Link to home page
Link to home

News from the open internet

Data Privacy

How UID2 helped Unilever find its audience across Disney 12 times more effectively than traditional identifiers

Mickey Mouse's hand coming out of a TV screen with remotes pointing at the TV

When Disney launched its ad-supported tier last December, it presented advertisers with new opportunities to reach highly engaged audiences, drawn to the likes of bingeable fare such as The Mandalorian and The Simpsons. Netflix and HBO Max have also jumped into the fray with their own ad-supported tiers, all offering brands the ability to target segmented audiences at scale and track performance from the first view all the way to the checkout till.

Early results suggest that for some advertisers, the strategic use of new identity solutions, like Unified ID 2.0 (UID2), across Disney properties has proven highly effective at reaching a receptive audience. The consented, email-based identity solution provides a new identity framework for the open internet and allows advertisers to optimize their campaigns across the web.

Consumer goods giant Unilever tested UID2’s capabilities through ad buys made on Disney’s ad marketplace since its launch last December. The test found that Unilever was 12 times more effective at finding first-party data audiences through UID2 than with traditional identifiers, like device IDs, according to The Trade Desk.

“UID2 [gives] advertisers a clearer understanding of their audience, a stronger ability to reach the right individuals, and ensures that their ad spend is being used effectively,” says Eric Lemberger, director of data and analytics at Mindshare, Unilever’s media agency.

For advertisers, a privacy-conscious identity solution like UID2 may help better equip them with the tools needed to face the demise of third-party cookies, as first-party data channels like retail media and connected TV (CTV) gain favor. The opportunity is significant: just on CTV, for example, advertisers are expected to shell out an estimated $43 billion in the U.S. by 2026.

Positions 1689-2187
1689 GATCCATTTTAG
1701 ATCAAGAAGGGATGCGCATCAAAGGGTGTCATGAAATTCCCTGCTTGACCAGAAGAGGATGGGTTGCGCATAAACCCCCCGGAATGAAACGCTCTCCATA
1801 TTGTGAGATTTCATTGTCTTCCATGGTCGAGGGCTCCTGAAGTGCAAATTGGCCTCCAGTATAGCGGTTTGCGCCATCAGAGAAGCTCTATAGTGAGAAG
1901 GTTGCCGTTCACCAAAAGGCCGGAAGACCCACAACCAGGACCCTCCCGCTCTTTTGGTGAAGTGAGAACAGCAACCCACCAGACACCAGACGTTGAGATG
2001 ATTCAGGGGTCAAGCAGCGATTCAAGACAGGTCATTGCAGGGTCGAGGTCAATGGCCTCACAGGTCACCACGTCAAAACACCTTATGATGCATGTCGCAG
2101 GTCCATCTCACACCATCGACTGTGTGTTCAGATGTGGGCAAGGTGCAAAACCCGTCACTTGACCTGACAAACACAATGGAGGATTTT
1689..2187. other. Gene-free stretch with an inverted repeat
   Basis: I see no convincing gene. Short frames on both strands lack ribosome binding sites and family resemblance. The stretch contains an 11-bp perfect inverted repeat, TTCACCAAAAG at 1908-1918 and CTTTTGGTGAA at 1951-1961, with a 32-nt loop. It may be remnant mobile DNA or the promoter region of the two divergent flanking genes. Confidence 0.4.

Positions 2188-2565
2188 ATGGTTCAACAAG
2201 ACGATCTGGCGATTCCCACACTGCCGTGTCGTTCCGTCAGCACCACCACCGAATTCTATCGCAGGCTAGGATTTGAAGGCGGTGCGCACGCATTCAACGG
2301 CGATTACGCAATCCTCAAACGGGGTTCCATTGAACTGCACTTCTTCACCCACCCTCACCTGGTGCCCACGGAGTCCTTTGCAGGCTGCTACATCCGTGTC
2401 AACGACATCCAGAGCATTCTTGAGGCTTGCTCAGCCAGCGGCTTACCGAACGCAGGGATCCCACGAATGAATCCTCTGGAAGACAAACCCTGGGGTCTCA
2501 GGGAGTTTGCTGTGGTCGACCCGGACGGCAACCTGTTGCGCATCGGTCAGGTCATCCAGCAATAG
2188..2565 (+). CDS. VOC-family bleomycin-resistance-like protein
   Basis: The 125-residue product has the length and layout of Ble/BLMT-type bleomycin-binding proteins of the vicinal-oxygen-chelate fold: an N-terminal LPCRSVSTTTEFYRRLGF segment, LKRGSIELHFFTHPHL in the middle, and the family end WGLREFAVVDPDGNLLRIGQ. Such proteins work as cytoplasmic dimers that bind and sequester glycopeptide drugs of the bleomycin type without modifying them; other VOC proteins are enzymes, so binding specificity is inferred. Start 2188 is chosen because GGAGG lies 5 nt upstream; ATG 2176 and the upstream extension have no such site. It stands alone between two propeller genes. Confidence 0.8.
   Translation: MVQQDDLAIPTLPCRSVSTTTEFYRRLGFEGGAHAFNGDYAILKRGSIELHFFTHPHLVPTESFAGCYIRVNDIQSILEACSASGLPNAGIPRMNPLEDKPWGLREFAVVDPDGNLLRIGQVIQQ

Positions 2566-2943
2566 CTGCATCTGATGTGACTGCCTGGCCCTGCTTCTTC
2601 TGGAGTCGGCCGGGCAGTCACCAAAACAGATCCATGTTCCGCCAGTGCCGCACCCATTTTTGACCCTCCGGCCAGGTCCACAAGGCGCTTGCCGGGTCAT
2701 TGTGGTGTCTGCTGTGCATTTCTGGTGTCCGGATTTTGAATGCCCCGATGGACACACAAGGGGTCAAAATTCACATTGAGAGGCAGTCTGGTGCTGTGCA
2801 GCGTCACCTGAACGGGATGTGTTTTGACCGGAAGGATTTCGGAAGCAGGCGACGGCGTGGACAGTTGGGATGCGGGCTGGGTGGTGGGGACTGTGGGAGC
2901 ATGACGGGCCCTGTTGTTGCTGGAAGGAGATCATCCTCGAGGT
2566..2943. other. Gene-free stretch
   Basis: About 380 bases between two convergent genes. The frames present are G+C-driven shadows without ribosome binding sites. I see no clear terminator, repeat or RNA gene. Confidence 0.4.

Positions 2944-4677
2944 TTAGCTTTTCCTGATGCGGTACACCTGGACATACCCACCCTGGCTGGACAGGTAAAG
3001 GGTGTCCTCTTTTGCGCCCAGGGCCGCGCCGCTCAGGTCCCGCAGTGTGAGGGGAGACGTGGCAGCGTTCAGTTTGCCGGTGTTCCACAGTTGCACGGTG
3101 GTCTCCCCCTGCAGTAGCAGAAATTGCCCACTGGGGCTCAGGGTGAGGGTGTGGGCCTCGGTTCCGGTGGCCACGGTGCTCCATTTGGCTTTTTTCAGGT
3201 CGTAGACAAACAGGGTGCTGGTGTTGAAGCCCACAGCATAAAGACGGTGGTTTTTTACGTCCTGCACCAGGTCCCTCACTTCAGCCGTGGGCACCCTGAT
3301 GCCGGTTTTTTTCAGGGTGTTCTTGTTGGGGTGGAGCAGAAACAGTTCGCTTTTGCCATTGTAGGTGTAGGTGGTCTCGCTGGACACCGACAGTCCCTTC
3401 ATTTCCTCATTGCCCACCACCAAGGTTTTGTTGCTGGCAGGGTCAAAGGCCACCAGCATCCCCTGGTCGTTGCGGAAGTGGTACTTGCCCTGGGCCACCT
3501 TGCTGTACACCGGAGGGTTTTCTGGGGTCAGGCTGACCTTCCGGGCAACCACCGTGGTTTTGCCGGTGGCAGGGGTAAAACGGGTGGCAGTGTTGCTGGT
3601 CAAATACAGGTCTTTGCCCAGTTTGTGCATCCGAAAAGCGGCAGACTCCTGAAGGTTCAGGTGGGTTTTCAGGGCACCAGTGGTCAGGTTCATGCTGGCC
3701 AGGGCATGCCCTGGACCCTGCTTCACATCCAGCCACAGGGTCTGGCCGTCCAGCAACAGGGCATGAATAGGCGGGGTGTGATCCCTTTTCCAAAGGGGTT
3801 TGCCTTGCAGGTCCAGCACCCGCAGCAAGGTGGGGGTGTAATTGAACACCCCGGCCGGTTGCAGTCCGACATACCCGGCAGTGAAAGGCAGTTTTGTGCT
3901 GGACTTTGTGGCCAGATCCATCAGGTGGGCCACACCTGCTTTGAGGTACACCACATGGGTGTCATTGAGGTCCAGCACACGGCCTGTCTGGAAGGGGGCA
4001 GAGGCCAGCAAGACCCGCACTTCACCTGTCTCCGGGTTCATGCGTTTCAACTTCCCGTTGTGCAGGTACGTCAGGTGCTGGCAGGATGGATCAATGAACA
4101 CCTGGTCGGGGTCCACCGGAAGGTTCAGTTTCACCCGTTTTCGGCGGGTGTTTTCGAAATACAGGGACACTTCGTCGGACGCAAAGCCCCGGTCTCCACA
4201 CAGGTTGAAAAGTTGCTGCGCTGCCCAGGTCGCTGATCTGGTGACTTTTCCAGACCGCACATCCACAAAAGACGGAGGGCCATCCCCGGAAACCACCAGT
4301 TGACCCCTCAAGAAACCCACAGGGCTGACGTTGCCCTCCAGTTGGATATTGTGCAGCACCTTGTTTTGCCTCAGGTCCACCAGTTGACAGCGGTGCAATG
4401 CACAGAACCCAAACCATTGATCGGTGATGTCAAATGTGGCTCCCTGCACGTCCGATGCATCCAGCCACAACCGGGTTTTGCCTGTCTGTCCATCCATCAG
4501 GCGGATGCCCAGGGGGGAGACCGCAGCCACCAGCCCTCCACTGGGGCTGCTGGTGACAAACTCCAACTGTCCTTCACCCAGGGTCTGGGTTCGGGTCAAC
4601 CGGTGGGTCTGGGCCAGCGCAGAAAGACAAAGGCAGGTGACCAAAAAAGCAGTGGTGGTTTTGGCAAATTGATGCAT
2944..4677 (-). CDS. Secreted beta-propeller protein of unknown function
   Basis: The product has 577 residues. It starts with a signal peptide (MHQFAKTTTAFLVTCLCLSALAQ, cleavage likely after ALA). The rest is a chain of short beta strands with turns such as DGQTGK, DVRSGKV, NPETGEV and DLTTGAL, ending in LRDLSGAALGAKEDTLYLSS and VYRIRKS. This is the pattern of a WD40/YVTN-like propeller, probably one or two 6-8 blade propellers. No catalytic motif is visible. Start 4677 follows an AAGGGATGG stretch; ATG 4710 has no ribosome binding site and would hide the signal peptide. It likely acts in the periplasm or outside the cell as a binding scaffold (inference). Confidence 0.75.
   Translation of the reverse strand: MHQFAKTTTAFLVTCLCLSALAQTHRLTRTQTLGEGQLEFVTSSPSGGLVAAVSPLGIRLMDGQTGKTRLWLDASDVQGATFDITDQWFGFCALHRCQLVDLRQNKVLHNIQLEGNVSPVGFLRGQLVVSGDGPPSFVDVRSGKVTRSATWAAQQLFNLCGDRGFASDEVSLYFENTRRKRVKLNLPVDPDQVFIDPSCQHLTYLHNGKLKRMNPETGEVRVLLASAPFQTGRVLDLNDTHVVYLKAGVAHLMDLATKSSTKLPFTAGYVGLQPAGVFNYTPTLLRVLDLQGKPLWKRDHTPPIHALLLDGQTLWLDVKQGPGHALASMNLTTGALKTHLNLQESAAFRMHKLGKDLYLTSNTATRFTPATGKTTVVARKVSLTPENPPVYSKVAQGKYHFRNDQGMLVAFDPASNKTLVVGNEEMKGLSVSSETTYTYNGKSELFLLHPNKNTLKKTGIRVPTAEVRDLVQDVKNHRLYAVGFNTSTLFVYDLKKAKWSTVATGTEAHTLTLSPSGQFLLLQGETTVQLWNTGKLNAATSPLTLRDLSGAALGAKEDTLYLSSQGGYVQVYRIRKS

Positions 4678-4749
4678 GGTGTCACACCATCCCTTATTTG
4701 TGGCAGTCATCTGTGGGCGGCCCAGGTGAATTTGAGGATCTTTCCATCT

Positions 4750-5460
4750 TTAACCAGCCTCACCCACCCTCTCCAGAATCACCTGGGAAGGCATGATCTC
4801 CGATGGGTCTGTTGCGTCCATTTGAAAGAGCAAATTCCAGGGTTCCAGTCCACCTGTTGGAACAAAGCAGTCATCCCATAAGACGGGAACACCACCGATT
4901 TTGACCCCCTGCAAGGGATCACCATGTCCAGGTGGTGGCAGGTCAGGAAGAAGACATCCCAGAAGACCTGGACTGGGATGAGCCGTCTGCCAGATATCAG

Advertising across the open internet
Disney’s moves in enabling seamless operations for advertisers come as marketers globally place renewed scrutiny on their budgets amid macroeconomic headwinds. However, not all channels are set to be impacted equally: CTV and programmatic are set to experience strong growth, as social and search see decreased investment due to changes in Apple’s privacy policy and the sunsetting of third-party cookies, respectively.

Indeed, Disney is aiming to generate as much as half of its addressable revenue through programmatic channels by 2024, and partnered with The Trade Desk to integrate UID2 in programmatic ad buys last year.

“At the end of the day, at the heart of future-forward relationships like our work with The Trade Desk and Unilever, are audiences,” Lisa Valentino, executive VP of client and brand solutions at Disney, tells The Current. “I think we as an industry tend to get caught up in semantics and jargon, when the end goal is simple — reach consumers across any screen, in the right moment, while delivering reach and precision outcomes for marketers.”

Advertisers are also scrambling to find an effective replacement for the cookie. Many are turning to first-party data, such as by partnering with streamers who can provide audience segmentation insights at a more granular level than with linear TV. Using Disney’s custom-developed Audience Graph, for example, brands can see that an NHL fan is also likely to prefer certain types of content such as comedy shows and streaming series over others.

Privacy solutions for the post-cookie era
This level of precision targeting requires publishers and platforms to be mindful of privacy concerns when offering data solutions on their platforms — and this is where identity solutions like UID2 come in. A future rooted in first-party identity means that “we’ll see even greater opportunity for addressability in a world of streaming at scale, with high-fidelity audiences anchored in authentication,” says Valentino.

Companies as disparate as Albertsons, Vox Media, and Amazon Web Services have all announced integrations with the identity framework. Valentino predicts even deeper integrations and collaborations in the future between the leading technology platforms and media owners. “You can never go wrong by putting audiences and your end customer at the center, and that strategy is at the root of our collaboration,” she says.